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I come with every star:
Making thy streams, that on their noonday track
I come with peace; I shed
Sleep through thy wood-walks o'er the honey-bee, The lark's triumphant voice, the fawn's young glee, The hyacinth's meek head.
On my own heart I lay
The weary babe, and, sealing with a breath
I come with mightier things!
Who calls me silent?-I have many tones:
I waft them not alone
From the deep organ of the forest shades,
Or buried streams, unheard amidst their glades,
But in the human breast
A thousand still small voices I awake,
Strong in their sweetness from the soul to shake
I bring them from the past:
From true hearts broken, gentle spirits torn,
From crush'd affections, which, though long o'erborne, Make the tone heard at last.
I bring them from the tomb;
O'er the sad couch of late repentant love,
They pass-though low as murmurs of a dove-
I come with all my train:
Who calls me lonely?-Hosts around me tread,
Looks from departed eyes,
These are thy lightnings !-filled with anguish vain,
They smite with agonies.
I, that with soft control
Shut the dim violet, hush the woodland song,
am th' Avenging One!—the armed, the strong,
The searcher of the soul!
I, that shower dewy light
Through slumbering leaves, bring storms!-the tempest birth Of memory, thought, remorse :-be holy, Earth!
I am the solemn Night!
THE HEBREW MOTHER.
THE rose was in rich bloom on Sharon's plain,
Met her sweet serious glance, rejoiced to think
So passed they on,
And softly parting clusters of jet curls
At last the fane was reached,The earth's one sanctuary; and rapture hushed Her bosom, as before her, through the day It rose, a mountain of white marble, steeped In light like floating gold. But when that hour Waned to the farewell moment, when the boy Lifted through rainbow-gleaming tears, his eye Beseechingly to hers,-and, half in fear, Turned from the white-robed priest, and round her arm Clung, even as ivy clings, the deep spring-tide Of nature then swelled high; and o'er her child Bending, her soul brake forth, in mingled sounds Of weeping and sad song,-" Alas!" she cried,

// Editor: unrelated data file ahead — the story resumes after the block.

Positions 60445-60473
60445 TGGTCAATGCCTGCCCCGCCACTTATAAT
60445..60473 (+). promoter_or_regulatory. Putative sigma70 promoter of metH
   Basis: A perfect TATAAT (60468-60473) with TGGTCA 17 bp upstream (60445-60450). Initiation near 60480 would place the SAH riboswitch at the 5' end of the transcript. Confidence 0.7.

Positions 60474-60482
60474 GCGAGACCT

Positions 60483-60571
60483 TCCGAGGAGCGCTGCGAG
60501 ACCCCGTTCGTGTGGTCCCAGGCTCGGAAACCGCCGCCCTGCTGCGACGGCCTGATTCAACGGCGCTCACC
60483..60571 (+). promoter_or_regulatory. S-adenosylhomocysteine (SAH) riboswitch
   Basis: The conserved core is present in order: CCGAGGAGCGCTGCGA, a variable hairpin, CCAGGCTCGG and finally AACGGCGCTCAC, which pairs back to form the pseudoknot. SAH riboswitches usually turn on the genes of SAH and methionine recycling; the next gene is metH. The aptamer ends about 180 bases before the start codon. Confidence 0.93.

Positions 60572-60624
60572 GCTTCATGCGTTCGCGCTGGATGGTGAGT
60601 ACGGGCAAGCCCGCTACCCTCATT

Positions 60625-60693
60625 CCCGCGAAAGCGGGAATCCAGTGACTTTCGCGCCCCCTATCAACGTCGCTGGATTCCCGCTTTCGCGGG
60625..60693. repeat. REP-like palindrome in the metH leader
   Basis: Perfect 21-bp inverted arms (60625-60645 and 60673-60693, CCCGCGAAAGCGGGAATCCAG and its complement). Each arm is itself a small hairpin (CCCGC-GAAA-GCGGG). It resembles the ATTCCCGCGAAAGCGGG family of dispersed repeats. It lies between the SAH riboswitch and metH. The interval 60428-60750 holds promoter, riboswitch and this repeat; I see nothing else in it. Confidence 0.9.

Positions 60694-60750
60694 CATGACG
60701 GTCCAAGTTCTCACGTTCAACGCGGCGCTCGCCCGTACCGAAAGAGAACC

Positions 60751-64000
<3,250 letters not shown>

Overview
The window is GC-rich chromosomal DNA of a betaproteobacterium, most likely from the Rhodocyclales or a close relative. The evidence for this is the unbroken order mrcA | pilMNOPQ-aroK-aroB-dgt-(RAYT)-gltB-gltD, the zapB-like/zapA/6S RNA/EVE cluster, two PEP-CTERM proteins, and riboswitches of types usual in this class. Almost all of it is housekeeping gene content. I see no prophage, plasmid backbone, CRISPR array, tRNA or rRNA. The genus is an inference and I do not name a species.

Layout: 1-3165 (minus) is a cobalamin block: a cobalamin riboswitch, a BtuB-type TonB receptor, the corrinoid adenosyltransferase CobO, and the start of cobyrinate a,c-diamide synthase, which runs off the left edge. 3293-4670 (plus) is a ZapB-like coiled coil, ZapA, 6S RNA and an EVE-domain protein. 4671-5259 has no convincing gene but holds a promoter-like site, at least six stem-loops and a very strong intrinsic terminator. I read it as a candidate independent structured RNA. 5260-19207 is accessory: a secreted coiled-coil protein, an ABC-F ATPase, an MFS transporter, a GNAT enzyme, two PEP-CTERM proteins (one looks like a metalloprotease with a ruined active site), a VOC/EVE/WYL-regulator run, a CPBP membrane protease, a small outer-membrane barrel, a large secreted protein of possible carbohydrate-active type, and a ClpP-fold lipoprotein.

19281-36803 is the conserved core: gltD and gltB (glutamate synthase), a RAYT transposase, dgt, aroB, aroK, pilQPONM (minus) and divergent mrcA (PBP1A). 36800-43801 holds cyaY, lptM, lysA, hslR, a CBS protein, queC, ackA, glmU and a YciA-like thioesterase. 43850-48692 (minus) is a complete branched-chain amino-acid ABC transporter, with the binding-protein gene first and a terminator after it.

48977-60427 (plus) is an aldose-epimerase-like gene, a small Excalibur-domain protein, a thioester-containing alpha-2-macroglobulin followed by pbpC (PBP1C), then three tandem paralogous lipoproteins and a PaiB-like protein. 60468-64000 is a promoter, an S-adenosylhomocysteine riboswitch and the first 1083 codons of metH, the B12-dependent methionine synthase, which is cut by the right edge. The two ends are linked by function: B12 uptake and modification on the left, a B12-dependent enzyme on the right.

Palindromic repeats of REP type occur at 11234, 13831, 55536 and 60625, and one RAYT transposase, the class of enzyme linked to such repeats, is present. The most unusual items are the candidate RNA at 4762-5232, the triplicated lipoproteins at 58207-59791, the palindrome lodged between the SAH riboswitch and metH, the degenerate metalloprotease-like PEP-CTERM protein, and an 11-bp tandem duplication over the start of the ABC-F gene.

"Alas! my boy! thy gentle grasp is on me,
And silver cords again to earth have won me,
"How the lone paths retrace, where thou wert playing So late along the mountains at my side?
And I, in joyous pride,
By every place of flowers my course delaying,
"And, oh! the home whence thy bright smile hath parted! Will it not seem as if the sunny day
Turned from its door away,
While, through its chambers wandering, weary-hearted,
"Under the palm-trees thou no more shall meet me, When from the fount at evening I return,
With the full water-urn!
Nor will thy sleep's low, dovelike murmurs greet me,
And watch for thy dear sake!
"And thou, wilt slumber's dewy cloud fall round thee, Without thy mother's hand to smooth thy bed?
Wilt thou not vainly spread
Thine arms, when darkness as a veil hath wound thee, To fold my neck; and lift up in thy fear,
A cry which none shall hear?
"What have I said, my child?-will He not hear thee
And, in the hush of holy midnight near thee,
"I give thee to thy God!—the God that gave thee, A well-spring of deep gladness to my heart!
And, precious as thou art,
And pure as dew of Hermon, He shall have thee,
And thou shalt be His child!
"Therefore, farewell!-I go! my soul may fail me, As the stag panteth for the water-brooks,
Yearning for thy sweet looks!
But thou, my firstborn! droop not, nor bewail me,—
The Rock of Strength,-farewell!"
THE CAPTIVE KNIGHT.
'Twas a trumpet's pealing sound!
And the knight look'd down from the Paynim's tower,
Through the pass beneath him wound.
Cease awhile, clarion! clarion wild and shrill,
Cease! let them hear the captive's voice,-be still!